Environmental regulations have not been kind to the fuel efficiency of commercial vehicles. Many diesel-saving gains were sacrificed over the last decade in the name of lowering the levels of NOx and particulate matter in exhaust, as manufacturers introduced everything from exhaust gas recirculation (EGR) systems to diesel particulate filters (DPF). And even though new fuel-economy standards are expected to be unveiled next year, they will do little to support the owners of equipment on the road today.
But there are still opportunities to make a difference in the aftermarket. Jobbers already have access to a wide array of components that have a direct impact on fuel efficiency.
Wasteful idling practices, for example, can be reduced dramatically with the installation of a device like an auxiliary power unit (APU) or bunk heater. APUs are sources of every-thing from heat to cooling and electrical power, while fuel- fired bunk heaters deliver warm air while burning a fraction of the diesel that would be required by an idling engine.
The benefits do not end with the amount of fuel that needs to be consumed. According to a report by the Argonne National Laboratory, one hour of idling can cause the same amount of engine wear as 11 kilometres of driving. This may be better than the experience with older engines, thanks to the help of lower engine speeds and reduced sulphur levels in today’s diesel fuels, but it still leads to the premature engine wear that customers want to avoid.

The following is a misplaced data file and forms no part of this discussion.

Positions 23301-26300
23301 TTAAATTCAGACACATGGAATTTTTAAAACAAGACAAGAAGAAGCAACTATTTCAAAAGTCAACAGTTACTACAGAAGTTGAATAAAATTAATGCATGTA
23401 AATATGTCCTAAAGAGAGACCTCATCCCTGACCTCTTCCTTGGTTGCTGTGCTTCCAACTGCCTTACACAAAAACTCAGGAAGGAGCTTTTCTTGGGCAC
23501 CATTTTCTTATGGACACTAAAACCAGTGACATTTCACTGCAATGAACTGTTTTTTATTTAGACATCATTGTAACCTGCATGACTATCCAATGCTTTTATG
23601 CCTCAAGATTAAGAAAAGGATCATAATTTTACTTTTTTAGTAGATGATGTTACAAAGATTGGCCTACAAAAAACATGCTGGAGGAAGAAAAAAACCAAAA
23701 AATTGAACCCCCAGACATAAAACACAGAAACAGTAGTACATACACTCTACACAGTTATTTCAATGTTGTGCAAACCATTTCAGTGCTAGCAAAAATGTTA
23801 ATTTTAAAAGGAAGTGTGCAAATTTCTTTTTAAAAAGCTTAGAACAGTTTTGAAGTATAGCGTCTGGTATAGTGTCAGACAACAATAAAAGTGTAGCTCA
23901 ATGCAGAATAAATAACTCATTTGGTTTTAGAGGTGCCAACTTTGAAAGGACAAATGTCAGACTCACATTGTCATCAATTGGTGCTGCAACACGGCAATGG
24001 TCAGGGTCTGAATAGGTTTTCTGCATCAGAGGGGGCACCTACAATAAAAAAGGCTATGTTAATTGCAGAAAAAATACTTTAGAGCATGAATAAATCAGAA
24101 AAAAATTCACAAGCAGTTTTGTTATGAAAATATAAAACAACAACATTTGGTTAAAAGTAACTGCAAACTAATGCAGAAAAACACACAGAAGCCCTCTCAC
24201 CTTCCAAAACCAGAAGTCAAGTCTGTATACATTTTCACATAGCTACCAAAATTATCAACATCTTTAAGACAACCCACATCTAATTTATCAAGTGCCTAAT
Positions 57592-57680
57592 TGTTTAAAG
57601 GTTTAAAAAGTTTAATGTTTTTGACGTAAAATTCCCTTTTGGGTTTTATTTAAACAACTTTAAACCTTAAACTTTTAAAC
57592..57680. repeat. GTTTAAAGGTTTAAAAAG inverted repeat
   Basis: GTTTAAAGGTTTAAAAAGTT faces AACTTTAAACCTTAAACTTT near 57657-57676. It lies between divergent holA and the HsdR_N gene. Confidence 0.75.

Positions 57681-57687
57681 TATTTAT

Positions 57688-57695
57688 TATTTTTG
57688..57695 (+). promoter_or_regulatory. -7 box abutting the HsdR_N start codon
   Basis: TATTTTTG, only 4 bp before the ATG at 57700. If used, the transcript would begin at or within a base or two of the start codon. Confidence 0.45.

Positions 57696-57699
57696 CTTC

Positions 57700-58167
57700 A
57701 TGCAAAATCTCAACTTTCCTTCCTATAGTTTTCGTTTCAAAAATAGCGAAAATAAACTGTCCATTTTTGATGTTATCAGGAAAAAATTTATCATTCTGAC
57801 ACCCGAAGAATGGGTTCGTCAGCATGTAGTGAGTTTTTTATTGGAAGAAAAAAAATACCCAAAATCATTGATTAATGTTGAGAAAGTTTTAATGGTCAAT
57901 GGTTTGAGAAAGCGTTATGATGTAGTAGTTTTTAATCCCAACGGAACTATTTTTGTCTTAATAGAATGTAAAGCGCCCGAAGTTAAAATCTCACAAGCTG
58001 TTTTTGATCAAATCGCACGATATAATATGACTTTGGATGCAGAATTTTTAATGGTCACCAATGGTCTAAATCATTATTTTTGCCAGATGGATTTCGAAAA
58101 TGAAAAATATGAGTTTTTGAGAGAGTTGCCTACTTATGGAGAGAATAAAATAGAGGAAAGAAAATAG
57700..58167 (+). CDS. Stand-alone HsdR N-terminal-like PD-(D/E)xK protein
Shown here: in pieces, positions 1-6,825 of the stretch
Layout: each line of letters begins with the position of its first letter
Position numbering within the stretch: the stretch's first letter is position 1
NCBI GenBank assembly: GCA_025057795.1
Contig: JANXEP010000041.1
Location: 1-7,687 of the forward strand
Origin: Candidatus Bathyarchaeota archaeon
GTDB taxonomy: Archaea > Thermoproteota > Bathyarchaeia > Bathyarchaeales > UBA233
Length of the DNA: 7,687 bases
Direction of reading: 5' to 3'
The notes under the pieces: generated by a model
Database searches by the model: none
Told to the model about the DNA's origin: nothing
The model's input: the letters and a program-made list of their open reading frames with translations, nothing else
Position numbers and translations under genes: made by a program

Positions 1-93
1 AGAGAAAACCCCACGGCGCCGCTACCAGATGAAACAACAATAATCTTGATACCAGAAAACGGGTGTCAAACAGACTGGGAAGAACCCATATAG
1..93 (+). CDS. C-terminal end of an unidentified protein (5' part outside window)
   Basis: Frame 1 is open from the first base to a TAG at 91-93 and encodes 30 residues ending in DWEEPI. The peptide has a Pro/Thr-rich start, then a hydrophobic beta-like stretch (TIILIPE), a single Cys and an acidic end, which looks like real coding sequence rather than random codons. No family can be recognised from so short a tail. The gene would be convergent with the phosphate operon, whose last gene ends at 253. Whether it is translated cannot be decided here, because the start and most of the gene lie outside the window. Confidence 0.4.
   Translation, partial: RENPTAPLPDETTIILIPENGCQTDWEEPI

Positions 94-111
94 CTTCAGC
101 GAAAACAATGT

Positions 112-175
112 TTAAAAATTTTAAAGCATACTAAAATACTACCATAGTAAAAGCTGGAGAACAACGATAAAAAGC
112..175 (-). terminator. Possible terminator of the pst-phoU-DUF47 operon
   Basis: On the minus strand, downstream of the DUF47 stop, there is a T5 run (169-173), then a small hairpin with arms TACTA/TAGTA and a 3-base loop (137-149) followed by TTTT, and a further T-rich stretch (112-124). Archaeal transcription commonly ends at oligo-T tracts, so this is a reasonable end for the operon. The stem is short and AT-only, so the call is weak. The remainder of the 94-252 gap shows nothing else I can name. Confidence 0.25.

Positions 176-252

The aftermarket even has a role to play in the aerody- namic devices that are embraced by a growing number of on-highway fleets, since many options can be added (or certainly repaired) after equipment is built.
“When driving a truck on the highway, approximately 19% of the energy in every litre of fuel burned is used to overcome aerodynamic resistance on the tractor or trailer, or the gaps between them,” notes Transport Canada. “Aerodynamic fairings can be retrofitted to the tractor (roof, bumper, tank), to the trailer (front, underside, and rear), and to the tractor-trailer gap.” A combination of more than one of these devices can reduce fuel consumption by as much as 10-15%.
Those who are recommending the different options will simply need to be aware of the potential impact on vehicle dimensions and weights, both of which are highly regulated in the trucking industry.
The choice of tires can make a difference as well. Those that offer benefits involving everything from lower rolling resistance to lighter weights can lead to fuel savings of 3% or more compared to popular options, and when used on all five axles of a typical highway tractor and tandem trailer.
Some fleets are even candidates for fuel-efficient wide- base tires that eliminate a pair of sidewalls, beads, and much of the metal found in the rims for a set of dual wheels. The amount of weight saved will depend on the equipment that was originally specified, but a shift from a set of duals on steel wheels to Michelin X-One wide singles on aluminum wheels will save about 375 pounds per axle, notes Don Baldwin, Michelin North America’s product marketing manager, commercial truck tires. About 100 to 125 pounds of weight savings will be courtesy of lower overall tire weight, while the remainder comes from the lighter wheels on which the tires are mounted.